City council agrees to terms on new downtown aquarium
Victoria Jones | Special correspondent
Published: August 21, 2013   |
Updated: August 21, 2013 at 05:32 PM
CLEARWATER — After officials negotiated a better deal for the city, the council unanimously approved an agreement for the $160 million facility that Clearwater Marine Aquarium wants to build to house Winter the movie star dolphin and other aquatic animals.
The Hollywood version of how Winter lost her flukes and was fitted with a prosthetic tail was immortalized in the 2011 family drama “Dolphin Tale.”The film’s, and thus Winter’s, popularity has drawn visitors from all over the world, causing attendance to skyrocket at the existing marine animal hospital and aquarium in an old wastewater treatment plant on Island Estates.
The city council last week approved an agreement called a Memorandum of Understanding that outlines the terms and conditions that will allow the proposed 200,000-square-foot aquarium to be built on downtown waterfront property where city hall now stands. A referendum to be held on Nov. 5 will seek voter approval to lease the land to CMA for 60 years.
In a work session two days before the council vote adopting the agreement, Mayor George Cretekos expressed concerns that CMA’s proposed payment of $7.5 million to replace city hall and the $150,000 per year to rent the land might not be enough.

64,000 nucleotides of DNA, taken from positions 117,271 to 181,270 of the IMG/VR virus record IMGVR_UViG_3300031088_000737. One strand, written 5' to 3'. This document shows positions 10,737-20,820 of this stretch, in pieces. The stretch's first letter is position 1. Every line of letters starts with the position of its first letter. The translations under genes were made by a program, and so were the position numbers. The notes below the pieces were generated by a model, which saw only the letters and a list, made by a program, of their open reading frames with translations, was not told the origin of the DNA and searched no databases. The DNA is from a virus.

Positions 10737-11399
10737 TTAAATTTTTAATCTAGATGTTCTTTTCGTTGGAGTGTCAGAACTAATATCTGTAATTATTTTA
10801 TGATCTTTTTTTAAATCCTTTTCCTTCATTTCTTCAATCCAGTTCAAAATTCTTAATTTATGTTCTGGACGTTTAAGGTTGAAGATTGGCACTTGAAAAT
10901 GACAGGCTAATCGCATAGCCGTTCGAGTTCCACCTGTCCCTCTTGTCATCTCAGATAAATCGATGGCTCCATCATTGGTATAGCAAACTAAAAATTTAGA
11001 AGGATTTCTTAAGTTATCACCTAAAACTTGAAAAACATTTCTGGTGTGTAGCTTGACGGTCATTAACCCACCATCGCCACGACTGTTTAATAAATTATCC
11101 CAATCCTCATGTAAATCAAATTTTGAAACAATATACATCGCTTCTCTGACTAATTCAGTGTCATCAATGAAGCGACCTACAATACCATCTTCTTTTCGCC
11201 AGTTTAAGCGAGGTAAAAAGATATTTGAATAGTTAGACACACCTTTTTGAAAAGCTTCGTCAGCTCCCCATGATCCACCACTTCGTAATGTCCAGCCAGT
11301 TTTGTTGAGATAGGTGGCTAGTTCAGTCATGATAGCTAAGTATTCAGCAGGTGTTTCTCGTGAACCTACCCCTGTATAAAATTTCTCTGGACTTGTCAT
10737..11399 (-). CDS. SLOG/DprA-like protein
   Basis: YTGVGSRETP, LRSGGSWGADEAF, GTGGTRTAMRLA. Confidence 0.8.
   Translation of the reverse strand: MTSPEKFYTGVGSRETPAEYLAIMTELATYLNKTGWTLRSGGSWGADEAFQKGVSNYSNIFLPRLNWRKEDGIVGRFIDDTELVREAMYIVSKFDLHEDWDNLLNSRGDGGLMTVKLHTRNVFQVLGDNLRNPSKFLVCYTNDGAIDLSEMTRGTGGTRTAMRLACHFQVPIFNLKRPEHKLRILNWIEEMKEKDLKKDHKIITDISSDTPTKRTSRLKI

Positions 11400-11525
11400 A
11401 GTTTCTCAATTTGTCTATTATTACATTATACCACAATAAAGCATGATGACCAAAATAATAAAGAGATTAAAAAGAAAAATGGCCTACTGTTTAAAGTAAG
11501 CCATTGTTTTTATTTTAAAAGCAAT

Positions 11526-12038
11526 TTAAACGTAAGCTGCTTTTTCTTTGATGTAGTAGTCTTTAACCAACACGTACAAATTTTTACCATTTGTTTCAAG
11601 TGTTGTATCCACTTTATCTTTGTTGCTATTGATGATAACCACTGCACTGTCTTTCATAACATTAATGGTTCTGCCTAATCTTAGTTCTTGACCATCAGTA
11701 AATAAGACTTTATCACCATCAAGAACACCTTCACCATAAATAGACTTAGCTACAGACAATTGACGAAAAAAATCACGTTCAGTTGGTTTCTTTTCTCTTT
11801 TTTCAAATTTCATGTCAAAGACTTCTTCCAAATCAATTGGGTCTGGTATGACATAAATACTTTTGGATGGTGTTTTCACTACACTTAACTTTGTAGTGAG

The next day, CMA officials met with the city and raised the ante.
The revised agreement now provides that interest will be paid on the $7.5 million, City Attorney Pamela Akin said. Funds to put toward the principal and interest will come from a 50-cent surcharge on each admission ticket until the debt is paid off. The annual land rent to commence after the $7.5 million is paid has been increased from $150,000 to $250,000 per year.
“We deleted the phrase ‘for discussion purposes only.’ This document will be the document used as a foundation for future documentation,” Akin said.
CMA will be responsible for the costs of designing, constructing and maintaining the new aquarium and for demolishing city hall. The city has agreed to vacate that building within 180 days of receiving notice that all funding commitments are in place.
If CMA does not have its entire project financing in place by Aug. 1, 2016, all bets are off.
Many members of the public and CMA officials were given the opportunity to speak before the council last week, and most offered glowing support for the project. The few who were opposed expressed concerns about the accuracy of projections relating to attendance and project costs, city liability and potential traffic problems. Officials reiterated that the city will have no obligation to CMA’s creditors, and the land near Coachman Park will remain city property.
“If I thought the numbers didn’t make sense, I would oppose it,” Vice Mayor Paul Gibson said, adding that he felt the new aquarium would bring tremendous economic benefit to the area.
At the end of the council meeting, Mayor George Cretekos told the audience, “Please remember we are fortunate to live in sparkling Clearwater … as hot as it gets … we still have Winter 365 days a year.”